By all accounts this has not been an unusually bad year for tick-borne illnesses on the Island. The dry cool summer may have helped — not just in keeping the tick population down, but in keeping hikers and gardeners more fully covered when venturing outdoors.

Most of us now know that wearing protective clothing is one good way to protect against Lyme disease and the half-dozen other tick-borne diseases present in worrisome numbers on the Vineyard. Using insect repellent and checking oneself and one’s pets carefully for ticks after a walk in the woods are also recommended.

Under a grant totaling a quarter million dollars over five years from Martha’s Vineyard Hospital, a program administered by the six Island boards of health has focused on public education and field research directed at prevention of tick-borne diseases. The Vineyard has among the highest incidence of Lyme disease in the state, and Massachusetts ranks among the top states nationally for several tick-borne illnesses, including Lyme disease and babesiosis.

And while the Tick-Borne Illness Prevention program deserves credit for raising awareness of the problem, its efforts have been limited by its modest funding. So much more needs to be done.

With the grant a year away from expiring, a new plan to create a Vineyard Center for Clinical Research as part of the walk-in medical clinic in Vineyard Haven founded by Dr. Michael Jacobs holds promise for continuing and expanding on the program’s valuable work.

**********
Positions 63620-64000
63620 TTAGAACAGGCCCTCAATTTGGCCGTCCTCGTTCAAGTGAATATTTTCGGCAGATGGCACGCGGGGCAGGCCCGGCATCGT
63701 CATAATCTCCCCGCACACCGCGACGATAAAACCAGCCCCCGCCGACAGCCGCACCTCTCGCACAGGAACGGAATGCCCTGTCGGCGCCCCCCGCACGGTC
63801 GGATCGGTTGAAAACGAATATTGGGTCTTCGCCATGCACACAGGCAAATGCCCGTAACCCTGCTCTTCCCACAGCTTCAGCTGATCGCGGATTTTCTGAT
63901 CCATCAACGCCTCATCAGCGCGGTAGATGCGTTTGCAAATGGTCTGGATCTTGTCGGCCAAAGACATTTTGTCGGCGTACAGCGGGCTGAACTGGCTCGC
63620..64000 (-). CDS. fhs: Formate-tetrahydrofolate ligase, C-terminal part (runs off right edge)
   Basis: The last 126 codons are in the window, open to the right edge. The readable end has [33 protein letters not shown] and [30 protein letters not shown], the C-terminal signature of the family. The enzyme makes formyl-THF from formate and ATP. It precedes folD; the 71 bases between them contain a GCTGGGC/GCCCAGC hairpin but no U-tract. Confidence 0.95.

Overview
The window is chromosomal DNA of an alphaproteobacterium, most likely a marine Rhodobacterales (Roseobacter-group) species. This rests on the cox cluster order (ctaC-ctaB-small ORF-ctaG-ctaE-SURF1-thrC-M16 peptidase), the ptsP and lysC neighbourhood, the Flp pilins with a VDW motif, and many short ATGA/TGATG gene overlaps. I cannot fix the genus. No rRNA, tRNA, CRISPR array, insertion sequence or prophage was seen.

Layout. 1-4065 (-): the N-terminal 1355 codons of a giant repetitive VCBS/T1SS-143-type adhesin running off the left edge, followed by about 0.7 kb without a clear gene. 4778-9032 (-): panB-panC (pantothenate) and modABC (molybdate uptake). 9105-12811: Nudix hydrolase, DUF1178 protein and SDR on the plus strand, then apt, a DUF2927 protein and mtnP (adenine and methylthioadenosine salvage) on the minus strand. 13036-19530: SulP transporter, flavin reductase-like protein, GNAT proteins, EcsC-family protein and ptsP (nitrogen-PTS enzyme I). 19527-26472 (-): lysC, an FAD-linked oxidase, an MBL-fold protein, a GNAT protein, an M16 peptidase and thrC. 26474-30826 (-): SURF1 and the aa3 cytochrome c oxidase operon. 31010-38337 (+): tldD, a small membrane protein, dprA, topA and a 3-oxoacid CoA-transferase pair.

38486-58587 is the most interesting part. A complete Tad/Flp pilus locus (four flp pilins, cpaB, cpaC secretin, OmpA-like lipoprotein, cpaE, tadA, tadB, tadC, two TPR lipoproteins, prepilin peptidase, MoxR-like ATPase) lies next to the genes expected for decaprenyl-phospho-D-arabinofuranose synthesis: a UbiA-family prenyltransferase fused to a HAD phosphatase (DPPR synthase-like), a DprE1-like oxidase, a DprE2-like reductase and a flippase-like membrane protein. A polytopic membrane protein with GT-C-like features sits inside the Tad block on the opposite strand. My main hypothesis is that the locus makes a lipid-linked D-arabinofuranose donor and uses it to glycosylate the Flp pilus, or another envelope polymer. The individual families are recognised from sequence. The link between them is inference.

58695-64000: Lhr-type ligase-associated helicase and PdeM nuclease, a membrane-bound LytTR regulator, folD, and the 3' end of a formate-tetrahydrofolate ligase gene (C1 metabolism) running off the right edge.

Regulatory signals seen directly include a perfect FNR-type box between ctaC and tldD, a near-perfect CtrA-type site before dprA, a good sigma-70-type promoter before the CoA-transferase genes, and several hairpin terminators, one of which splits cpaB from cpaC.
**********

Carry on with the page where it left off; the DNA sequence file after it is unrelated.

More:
Michael Loberg, chairman of the Tisbury board of health, a retired chemist and a catalyst behind the Tick-Borne Illness Prevention program, earlier this month acquired Vineyard Medical Services from Dr. Jacobs and changed its name to Vineyard Medical Care.

While Mr. Loberg intends to keep the patient-centric function of the clinic, his plan also includes adding a research and testing facility that will begin by focusing on tick-borne diseases and, in particular, on better ways to detect and treat them. He has hired Lena Prisco, the laboratory director at the hospital, to run medical operations.

In an interview this month with the Gazette, Ms. Prisco noted that there is an unmet need on the Island to serve patients with Lyme disease and other tick-borne illnesses, which also include tularemia, anaplasmosis and Rocky Mountain spotted fever.

“And there is a gap in diagnostics for the disease which, though not inaccurate, are highly variable because they are based on people’s individual responses to Lyme,” she said. “A better test would find the Lyme bacteria itself.”

Today people who suspect they may have Lyme disease are routinely treated prophylactically with Doxycycline, even before the disease is confirmed. Better, quicker diagnoses could ensure that the right treatment is given and enable more targeted follow-up. Mr. Loberg says he’d like to focus on alternative therapies as well.

The new research center will need to rely on grants and partnerships, but Mr. Loberg noted in an interview this week that he has received a lot of interest from researchers who want to do fieldwork and conduct clinical trials relating to tick-borne illnesses.

The addition of an Island-based center dedicated to health science research would be a welcome development in any case, but one that turns the prevalence of tick-borne ailments here on its head and makes it a boon for researchers is also a compelling idea.